The Administration strongly opposes a constitutional amendment requiring a
two-thirds super-majority vote to raise revenues.
The Nation's 200-year-old constitutional system, with its strong emphasis
on majority rule, should not be altered or amended for symbolic or
political purposes. James Madison, in The Federalist Papers (No.
58), argued against requiring super-majorities for routine legislative
business, stating "the fundamental principle of free government would be
reversed. It would be no longer the majority that would rule: the power
would be transferred to the minority."
In practice, H.J.Res. 94 would have the absurd result that special interest
tax loopholes could be enacted by a simple majority, but a two-thirds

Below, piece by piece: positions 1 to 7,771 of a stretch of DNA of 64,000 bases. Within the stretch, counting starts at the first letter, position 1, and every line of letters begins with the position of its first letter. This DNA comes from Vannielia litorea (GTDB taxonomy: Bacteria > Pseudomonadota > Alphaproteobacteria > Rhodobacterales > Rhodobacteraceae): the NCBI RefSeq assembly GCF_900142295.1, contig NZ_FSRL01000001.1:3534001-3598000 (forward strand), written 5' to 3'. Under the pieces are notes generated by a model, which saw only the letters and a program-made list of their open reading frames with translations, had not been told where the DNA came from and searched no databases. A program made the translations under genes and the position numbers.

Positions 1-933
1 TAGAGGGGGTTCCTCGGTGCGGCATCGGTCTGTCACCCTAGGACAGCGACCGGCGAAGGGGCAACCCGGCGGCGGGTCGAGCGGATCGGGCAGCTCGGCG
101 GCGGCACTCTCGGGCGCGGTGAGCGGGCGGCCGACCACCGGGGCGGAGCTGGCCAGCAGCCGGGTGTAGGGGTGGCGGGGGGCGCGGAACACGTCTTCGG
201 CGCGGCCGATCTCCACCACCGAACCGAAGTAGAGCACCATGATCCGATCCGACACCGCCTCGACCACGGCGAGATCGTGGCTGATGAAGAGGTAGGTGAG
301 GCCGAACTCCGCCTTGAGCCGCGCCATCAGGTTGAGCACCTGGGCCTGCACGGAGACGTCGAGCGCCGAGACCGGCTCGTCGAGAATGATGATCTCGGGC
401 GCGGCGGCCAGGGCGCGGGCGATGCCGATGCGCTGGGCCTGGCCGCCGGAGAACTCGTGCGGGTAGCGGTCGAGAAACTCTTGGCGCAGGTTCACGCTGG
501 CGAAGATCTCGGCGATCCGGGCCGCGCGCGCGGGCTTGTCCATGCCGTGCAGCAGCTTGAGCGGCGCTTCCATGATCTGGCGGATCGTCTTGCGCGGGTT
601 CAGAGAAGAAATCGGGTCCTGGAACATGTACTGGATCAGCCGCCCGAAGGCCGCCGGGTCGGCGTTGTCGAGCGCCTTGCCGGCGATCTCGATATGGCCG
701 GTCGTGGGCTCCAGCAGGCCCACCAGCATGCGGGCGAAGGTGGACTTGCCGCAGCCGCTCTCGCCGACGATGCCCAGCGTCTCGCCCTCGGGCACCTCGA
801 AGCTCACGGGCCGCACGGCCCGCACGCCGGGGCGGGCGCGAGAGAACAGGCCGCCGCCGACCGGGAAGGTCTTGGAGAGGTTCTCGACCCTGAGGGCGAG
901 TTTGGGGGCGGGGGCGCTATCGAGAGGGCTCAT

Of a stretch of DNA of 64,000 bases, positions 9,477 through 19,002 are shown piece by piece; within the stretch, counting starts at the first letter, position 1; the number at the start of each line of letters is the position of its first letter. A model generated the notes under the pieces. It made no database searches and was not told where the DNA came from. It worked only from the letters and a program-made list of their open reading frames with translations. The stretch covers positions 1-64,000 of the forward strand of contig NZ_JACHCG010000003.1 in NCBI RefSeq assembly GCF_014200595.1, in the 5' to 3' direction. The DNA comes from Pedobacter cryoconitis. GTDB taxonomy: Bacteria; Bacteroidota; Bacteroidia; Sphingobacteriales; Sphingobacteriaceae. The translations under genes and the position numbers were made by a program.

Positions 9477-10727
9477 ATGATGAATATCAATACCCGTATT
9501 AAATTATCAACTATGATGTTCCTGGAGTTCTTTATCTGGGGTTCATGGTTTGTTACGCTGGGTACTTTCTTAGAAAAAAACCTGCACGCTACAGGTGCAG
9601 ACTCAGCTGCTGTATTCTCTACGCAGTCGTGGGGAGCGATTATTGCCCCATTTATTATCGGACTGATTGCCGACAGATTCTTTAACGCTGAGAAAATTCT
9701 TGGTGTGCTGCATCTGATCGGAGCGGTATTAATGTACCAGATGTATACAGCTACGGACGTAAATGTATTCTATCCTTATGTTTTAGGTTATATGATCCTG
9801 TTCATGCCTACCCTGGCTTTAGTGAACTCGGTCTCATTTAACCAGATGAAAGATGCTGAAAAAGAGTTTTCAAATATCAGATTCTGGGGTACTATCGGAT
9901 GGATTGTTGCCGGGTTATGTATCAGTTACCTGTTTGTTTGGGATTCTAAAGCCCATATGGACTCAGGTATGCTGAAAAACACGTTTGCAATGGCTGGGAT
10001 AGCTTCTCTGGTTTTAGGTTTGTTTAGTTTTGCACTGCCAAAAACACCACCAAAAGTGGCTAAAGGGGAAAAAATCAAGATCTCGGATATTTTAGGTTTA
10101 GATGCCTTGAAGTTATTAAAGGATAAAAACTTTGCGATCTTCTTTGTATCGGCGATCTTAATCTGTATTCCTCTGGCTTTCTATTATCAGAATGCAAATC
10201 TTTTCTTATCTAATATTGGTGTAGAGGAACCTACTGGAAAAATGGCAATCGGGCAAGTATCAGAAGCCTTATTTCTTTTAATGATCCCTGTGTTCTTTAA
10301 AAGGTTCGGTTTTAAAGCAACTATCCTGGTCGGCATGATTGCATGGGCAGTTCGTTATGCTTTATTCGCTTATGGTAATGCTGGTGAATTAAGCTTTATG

super-majority would be required to close such loopholes.
Another harmful effect of H.J.Res. 94 would be permitting a minority of
legislators in either House to block revenue-raising measures needed to
prepare for potential military conflicts or to respond to other national
emergencies or unforeseen problems. The current language of the resolution
permits a waiver only if the United States has declared war or is "engaged
in" a military conflict, and makes no provision whatsoever for natural
disasters or other emergencies.
Enforcement of the proposed amendment would also raise serious concerns.
If the proposed amendment is read to authorize judicial enforcement, courts
could be drawn into fundamental policy and political disputes better
resolved by the elected branches of government (e.g., determining whether a
tax increase is "de minimis," or distinguishing between a ''fee'' and a
''tax''). Alternatively, if judicial enforcement is unavailable, those who
would seek to enforce the amendment would be left without a remedy, and the
public's confidence in the Constitution would be diminished.